RCMP Lay 22 Charges Against Manitoba Man in Rideau Hall Incident

July 3, 2020 Updated: July 3, 2020

A Manitoba man who allegedly rammed his truck through a gate at Rideau Hall Thursday and was loose on the grounds with a gun is facing 22 criminal charges.

Corey Hurren, a 46-year-old member of the military and businessman, made his first court appearance by teleconference Friday afternoon, about 30 hours after he was arrested by RCMP less than 200 metres from the front door of Prime Minister Justin Trudeau’s current residence.

Hurren faces 22 charges, including one for uttering threats. The rest are all weapons charges, including two counts for possession of a restricted or prohibited gun, four counts for careless use, storage or handling of a firearm, and four counts for possessing a firearm for a dangerous purpose.

His lawyer, Michael Davies, asked for the case to be adjourned until July 17. Assistant Crown Attorney Meaghan Cunningham said the Crown opposes releasing Hurren and agreed to the adjournment.

Trudeau said Friday this is the kind of event nobody wants to happen, but was thankful it was resolved without anybody getting hurt.

At a press conference on Friday morning, Deputy Commissioner Mike Duheme said Hurren had “several weapons” on him including at least one gun, but that he was not known to RCMP prior to Thursday.

Duheme said Hurren drove a large pickup truck through Thomas Gate on the grounds of Rideau Hall at around 6:30 a.m. That’s a secondary entrance near the main gate to the grounds, wide enough to admit a vehicle but typically used only by pedestrians.

Hurren made it about 120 metres along a footpath in the truck before it became disabled and he abandoned it, Duheme said.

He then ran up a path, carrying what looked like a rifle, to Rideau Hall’s rose garden. He hid there for three minutes before continuing along footpaths to the greenhouses that are attached to the back of the residence where Gov. Gen. Julie Payette lives. 

A short path leads from the back of the greenhouses through a stand of trees to Rideau Cottage, which is the current residence of Prime Minister Justin Trudeau and his family.

“I want to stress that there was never any danger to the prime minister and his family nor the governor general as neither were on the grounds at the time of the incident,” Duheme said.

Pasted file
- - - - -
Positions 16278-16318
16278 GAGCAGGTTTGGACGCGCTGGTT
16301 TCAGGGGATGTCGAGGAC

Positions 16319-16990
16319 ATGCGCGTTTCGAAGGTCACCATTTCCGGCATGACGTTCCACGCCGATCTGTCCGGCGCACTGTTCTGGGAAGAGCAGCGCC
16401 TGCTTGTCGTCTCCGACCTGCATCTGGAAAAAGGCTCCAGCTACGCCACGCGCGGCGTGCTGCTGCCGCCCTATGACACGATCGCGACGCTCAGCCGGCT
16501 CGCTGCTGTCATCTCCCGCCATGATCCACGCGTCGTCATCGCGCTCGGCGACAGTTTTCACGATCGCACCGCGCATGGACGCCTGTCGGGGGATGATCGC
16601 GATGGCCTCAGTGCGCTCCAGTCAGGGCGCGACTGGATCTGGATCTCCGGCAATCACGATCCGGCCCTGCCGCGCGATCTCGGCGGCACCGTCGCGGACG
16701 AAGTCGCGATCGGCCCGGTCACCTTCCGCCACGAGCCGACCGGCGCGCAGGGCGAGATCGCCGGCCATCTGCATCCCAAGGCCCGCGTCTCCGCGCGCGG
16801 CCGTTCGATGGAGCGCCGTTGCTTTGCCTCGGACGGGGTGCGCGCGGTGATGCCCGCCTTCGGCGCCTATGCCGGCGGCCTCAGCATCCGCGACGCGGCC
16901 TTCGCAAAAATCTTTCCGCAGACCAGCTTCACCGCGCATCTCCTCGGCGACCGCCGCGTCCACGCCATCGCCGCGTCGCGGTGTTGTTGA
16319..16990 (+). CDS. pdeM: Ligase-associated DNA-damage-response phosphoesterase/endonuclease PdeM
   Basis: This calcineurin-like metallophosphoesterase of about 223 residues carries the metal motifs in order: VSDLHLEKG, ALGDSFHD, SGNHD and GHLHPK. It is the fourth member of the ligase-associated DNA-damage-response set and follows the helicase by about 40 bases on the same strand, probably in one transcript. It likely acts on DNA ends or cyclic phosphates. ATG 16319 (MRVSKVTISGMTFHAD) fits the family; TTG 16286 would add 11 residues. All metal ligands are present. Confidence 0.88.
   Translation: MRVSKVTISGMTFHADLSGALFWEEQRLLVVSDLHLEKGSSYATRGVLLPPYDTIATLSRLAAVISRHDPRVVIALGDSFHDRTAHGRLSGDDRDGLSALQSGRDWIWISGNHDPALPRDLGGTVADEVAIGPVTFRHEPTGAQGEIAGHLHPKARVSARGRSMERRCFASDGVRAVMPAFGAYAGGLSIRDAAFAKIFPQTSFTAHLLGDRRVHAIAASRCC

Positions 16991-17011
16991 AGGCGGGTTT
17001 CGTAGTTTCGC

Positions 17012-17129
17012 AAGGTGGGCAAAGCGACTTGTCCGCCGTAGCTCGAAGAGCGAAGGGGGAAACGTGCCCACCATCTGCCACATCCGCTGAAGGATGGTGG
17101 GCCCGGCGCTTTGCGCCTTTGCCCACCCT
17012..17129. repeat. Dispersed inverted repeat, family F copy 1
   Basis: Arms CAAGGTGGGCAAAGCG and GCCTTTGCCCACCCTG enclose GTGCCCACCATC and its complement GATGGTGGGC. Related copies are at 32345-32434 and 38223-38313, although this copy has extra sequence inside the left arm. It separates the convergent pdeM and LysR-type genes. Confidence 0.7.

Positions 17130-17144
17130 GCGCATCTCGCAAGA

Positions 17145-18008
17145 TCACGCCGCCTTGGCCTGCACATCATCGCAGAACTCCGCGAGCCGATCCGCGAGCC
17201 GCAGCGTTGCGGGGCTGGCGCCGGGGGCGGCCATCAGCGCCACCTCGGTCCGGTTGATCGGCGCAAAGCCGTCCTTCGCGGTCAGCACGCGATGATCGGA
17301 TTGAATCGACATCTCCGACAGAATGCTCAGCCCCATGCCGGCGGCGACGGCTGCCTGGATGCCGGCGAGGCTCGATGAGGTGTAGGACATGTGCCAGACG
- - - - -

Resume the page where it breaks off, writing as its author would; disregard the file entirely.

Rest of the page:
Epoch Times Photo
A police officer stands by a fence outside Rideau Hall in Ottawa on July 2, 2020. The RCMP say they have safely resolved an “incident” at Rideau Hall, where Gov. Gen. Julie Payette and Prime Minister Justin Trudeau live. (THE CANADIAN PRESS/Adrian Wyld)

National Capital Commission staff noticed the abandoned truck and alerted the commissionaires, who spotted the man walking on the path toward the buildings while holding a gun. The RCMP security detail on the grounds spotted the suspect around 6:40 and a site-wide lockdown was ordered, but police did not confirm they had visual contact with the suspect until 6:43 a.m.

At 6:45 a.m. the officers began speaking to the man, Duheme said. The suspect did not respond until 6:53, giving police his name and some other information. The police and the suspect talked for an hour and 42 minutes before he was taken into custody at 8:29 a.m.

“I cannot emphasize enough how effective our members were in being vigilant, reacting quickly, and using successful de-escalation techniques to resolve this highly volatile incident swiftly and without injury to anyone,” Duheme said.

He said police have some idea of the motive for the events but will not speak about it publicly yet because of the ongoing investigation.

A chemical, biological, radioactive, nuclear, and explosive weapons team was brought in to search the suspect’s vehicle as a precaution, he said.

According to Hurren’s LinkedIn account, he lives in the remote town of Bowsman in northern Manitoba, about 390 kilometres northwest of Winnipeg near the Saskatchewan border. He has owned a sausage-making business called GrindHouse Fine Foods since 2014.

The account also shows that Hurren is a member of Canadian Ranger in Swan River Patrol, a veteran from Royal Canadian Artillery, and a member of Bowsman Lions Club.

The town of Bowsman has a population of less than 300. The reeve of the town described Hurren as a “good community member” who is always friendly.

“When I walked by him, it was not just, ‘No answer,’ it was, ‘Hello, how are you doing today?'” Pacamaniuk told CBC.

Talking about what happened in Rideau Hall, Pacamaniuk said “We’re all a bit shocked that something happened in Ottawa.”

CBC cited a source saying Hurren had driven his truck from Manitoba some 2,000 kilometres all the way east to Ottawa. It’s unknown why he drove to Ottawa.

With files from The Canadian Press.